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January 2016 issue

Posted on December 18, 2015

We welcome 2016 with coverage of very many dance styles, from ballet, ballroom and contemporary dance by way of malambo from Argentina and the Peking Opera from China…

Energy forever

nunez-grabZoë Anderson speaks to Royal Ballet principal Marianela Nuñez about Giselle, dance on screen and the politics of guesting:

“Nuñez feels strongly about [guesting]. It’s a point she returns to, underlining her own identity as a company woman, a Royal Ballet ballerina. ‘If I take a guesting performance, I would like to spend some time with that company, get to know the dancers, show them respect, and learn the production as it is,’ she says, emphatically. ‘Because it’s not fair to arrive and then, ‘I do my own thing’. No. So I don’t do that many guestings, because obviously my priority is here at The Royal Ballet, at the opera house. When I do guestings, I want to give them my 100 per cent, to respect the company and also this art form. It’s something that should be addressed, because it’s not fair, to just… Otherwise it becomes like fast food, and that’s not it.”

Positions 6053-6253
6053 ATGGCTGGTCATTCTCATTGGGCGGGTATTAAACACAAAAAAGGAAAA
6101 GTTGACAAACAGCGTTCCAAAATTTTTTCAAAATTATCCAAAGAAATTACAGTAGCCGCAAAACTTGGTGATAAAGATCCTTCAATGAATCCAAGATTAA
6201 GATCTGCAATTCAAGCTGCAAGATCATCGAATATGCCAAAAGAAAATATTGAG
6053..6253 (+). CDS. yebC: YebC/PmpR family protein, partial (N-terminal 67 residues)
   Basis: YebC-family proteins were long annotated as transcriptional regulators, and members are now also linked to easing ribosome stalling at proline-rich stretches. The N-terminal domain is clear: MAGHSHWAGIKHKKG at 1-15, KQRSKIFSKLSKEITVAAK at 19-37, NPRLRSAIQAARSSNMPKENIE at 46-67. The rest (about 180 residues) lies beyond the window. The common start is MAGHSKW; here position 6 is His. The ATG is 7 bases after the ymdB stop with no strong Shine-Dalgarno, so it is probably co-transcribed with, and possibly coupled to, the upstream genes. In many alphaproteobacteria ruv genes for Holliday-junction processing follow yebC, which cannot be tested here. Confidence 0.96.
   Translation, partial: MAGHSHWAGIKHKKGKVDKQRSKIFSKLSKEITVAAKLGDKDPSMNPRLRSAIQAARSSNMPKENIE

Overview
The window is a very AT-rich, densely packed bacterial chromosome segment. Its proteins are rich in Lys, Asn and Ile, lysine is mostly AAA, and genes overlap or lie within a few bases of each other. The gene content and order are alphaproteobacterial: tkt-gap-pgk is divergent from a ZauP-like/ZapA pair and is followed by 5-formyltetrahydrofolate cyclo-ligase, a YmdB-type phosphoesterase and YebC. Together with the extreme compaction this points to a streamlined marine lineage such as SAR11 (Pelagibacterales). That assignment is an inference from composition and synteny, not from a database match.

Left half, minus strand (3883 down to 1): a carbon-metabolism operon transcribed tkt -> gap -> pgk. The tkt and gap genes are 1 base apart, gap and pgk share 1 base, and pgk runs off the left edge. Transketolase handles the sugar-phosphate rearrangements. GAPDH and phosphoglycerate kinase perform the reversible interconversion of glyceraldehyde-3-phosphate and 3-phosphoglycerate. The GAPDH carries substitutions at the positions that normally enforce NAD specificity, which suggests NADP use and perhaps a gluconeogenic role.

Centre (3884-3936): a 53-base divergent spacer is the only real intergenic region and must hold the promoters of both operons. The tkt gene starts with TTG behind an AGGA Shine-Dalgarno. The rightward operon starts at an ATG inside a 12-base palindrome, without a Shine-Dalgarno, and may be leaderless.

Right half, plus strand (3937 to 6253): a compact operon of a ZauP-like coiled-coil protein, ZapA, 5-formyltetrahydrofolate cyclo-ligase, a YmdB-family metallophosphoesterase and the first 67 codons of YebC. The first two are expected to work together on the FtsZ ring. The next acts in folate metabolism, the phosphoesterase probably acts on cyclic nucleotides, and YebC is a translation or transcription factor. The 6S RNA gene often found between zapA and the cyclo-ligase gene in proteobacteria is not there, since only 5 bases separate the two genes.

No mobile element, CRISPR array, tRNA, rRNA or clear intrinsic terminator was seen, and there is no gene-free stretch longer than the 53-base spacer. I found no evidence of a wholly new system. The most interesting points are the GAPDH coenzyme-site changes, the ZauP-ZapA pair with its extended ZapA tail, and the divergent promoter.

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 The Comfort of hold

diana-melly-grabDiana Melly, the widow of jazz musician George Melly, talks to Nicola Rayner about her new book, which looks at the healing power of dancing:

“Melly’s book Strictly Ballroom: Tales from the Dancefloor is an appealing collection of vignettes – with dance floor anecdotes: struggles with the heel turn or the fan position – sitting alongside memories of George and his illness, all told with dry wit and an appealing mixture of naughtiness and restraint.